Money and Emotions

Money management starts with our emotions. Hard to believe, right?

Well, it’s true. You can’t set financial goals for yourself without first understanding your money hang-ups.

Money is a heavily emotional topic. A survey from the American Psychological Association found that 72 percent of Americans feel stressed about their finances. But stress isn’t the only emotion linked to money.

Several emotions can come up when creating a budget, paying bills, earning an income, paying off debt, and whatever money decision comes up at any given moment. When making money decisions, you might feel anything from stress, shame, guilt, and fear to happiness, excitement, and relief.

Those emotions have to come from somewhere. It’s important to get to the root of those emotions so you can start shifting your mindset towards positive financial changes.

Why is Money So Emotional?

Money is tied to meeting basic needs like food, shelter, and healthcare. So, of course it’s emotional. The fear of not having enough to cover these necessities can create immense anxiety and frustration, among a host of other emotions.

For many folks, money is also deeply tied to their identity and self worth. It’s a lot of pressure. On top of that, we tend to judge ourselves pretty harshly from the money stories we play out in our heads.

Money stories are narratives we tell ourselves that indicate our current relationship with money. These could be statements that either encourage a positive relationship with money or a negative one. They could even keep us from reaching our financial goals or realizing them altogether. Where they come from could be from our earliest money memories in childhood, societal pressure, or past financial trauma.

For example, narratives like “I am bad with money” can keep you from seeking financial education. When you’re stuck in that type of narrative it becomes a sort of self-fulfilling prophecy –  influencing your financial habits and decisions.

Think of these emotions and narratives like a domino effect. Your money habits can both be influenced by your emotions as well as cause other future emotions. The path of the dominos depends on your awareness of the decisions you make.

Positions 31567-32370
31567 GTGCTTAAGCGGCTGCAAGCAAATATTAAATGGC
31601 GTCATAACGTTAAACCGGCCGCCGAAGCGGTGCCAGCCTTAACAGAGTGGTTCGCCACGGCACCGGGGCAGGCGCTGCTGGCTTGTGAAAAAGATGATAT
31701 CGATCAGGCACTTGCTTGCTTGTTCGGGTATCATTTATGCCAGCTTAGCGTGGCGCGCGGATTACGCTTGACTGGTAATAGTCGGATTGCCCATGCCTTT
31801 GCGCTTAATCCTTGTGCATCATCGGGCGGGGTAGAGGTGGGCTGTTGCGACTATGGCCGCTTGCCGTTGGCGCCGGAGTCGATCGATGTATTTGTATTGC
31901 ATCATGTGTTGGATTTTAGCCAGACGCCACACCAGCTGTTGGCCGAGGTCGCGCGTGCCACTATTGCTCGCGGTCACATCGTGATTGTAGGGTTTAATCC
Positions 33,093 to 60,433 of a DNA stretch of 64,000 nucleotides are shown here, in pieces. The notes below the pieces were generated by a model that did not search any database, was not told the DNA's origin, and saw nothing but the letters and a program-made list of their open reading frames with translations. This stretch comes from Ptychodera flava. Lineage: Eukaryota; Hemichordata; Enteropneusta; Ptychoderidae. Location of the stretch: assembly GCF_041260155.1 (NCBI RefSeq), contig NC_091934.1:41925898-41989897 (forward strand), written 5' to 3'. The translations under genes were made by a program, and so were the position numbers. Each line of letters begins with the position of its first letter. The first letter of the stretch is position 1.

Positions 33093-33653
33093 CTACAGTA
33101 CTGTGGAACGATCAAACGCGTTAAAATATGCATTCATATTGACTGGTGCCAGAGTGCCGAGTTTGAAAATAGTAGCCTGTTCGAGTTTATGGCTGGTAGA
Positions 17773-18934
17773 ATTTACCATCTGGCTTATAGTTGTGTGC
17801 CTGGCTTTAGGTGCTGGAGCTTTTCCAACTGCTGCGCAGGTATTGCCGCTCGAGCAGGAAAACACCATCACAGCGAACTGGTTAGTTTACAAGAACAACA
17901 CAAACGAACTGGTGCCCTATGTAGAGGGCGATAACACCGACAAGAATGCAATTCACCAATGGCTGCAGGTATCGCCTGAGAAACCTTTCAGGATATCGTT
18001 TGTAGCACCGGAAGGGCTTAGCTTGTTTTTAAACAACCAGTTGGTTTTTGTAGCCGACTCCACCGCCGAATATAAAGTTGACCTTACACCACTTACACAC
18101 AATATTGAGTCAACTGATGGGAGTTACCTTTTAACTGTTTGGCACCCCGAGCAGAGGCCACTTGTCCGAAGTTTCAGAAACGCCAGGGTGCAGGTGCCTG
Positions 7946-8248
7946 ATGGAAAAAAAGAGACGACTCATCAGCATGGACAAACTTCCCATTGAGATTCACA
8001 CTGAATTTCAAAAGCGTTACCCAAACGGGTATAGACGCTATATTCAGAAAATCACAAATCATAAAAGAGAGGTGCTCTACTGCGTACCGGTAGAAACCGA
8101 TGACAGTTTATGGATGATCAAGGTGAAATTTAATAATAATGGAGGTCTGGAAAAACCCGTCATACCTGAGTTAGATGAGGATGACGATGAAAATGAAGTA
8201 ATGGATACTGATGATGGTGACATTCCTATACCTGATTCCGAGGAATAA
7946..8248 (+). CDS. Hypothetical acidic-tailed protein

Recognizing what emotions are triggered when saving, spending, and earning money – as well as where those come from – can help positively shift your financial fitness.

How to Shift Your Money Mindset

Once you realize the money story that you’re stuck in, seek to change it. Changing your narrative from “I am bad with money” to “I am good with money” becomes a positive affirmation that encourages you to take actionable steps to learn how to actually be “good” with money – whatever that means for you and your life.

However, simply changing the narrative without understanding how it got like that in the first place won’t do you much good. To understand the way you think about money, let’s go back to the beginning. Think of your first childhood memory about money. Is there a way that it connects with your current relationship with money?

For instance, one of my first childhood money memories was watching my mom cut up her credit cards. Credit cards were this unknown entity to me but all I knew about them from that memory was that they were “bad”, which equated in my mind that spending money was also “bad”. When I got my own credit card, I was afraid to use it in fear of falling into debt and having to end up in a similar situation of shame.

Even when I knew the consequences of using a credit card, I used it recklessly at first. My impulsive financial decisions also relate to that first memory. Anytime I feel any sort of uncomfortability with money, I tend to dissociate and do whatever I want anyway because I rather not deal with any of those feelings. That in itself is another emotional reaction.

Once I realized how I overspent and the amount of debt I was in, I fell into a shame spiral. This is all too common with most money mistakes people make. But there is a way to get out of that spiral.

Stop The Shame Spiral & Take Action

Continuing with the money memory example, it wasn’t until I learned how and when to use a credit card properly that I could manage both my emotions and the act of using a credit card. I don’t know if I would have been able to change that narrative from that memory if I didn’t seek out financial education though.

That’s the crucial part. Once you identify the memory – how it made you feel then, how it makes you feel now, and what narrative came from it – you can start taking action to better your relationship with money so you aren’t stuck in those negative emotions and narratives. From there you can create actionable steps to slowly change that relationship overtime to work for you rather than against you.

Keep in mind that making this shift doesn’t happen overnight but bit-by-bit over time. The most important tools to aid you in this process are positive encouragement and practicing self-compassion, so you can move forward with a positive outlook.

Creating a routine for your financial goals like celebrating every money win, tracking towards goals and progress with fun color-in trackers, and setting up money dates with yourself or with your partner can help make the process much more fun. These can also help make regular check-ins with yourself and your finances less stressful.

Forgive Yourself Already

As you’re working to better your relationship with money, be patient with yourself as you’re making financial decisions and forgive yourself for past mistakes. Seek to understand your past so it doesn’t repeat but don’t get stuck ruminating in it.

What matters most is how you move forward.

As you move forward in your financial journey, don’t be afraid to ask for help. Check out Community Credit Union’s services and local branches in Boston and throughout Massachusetts.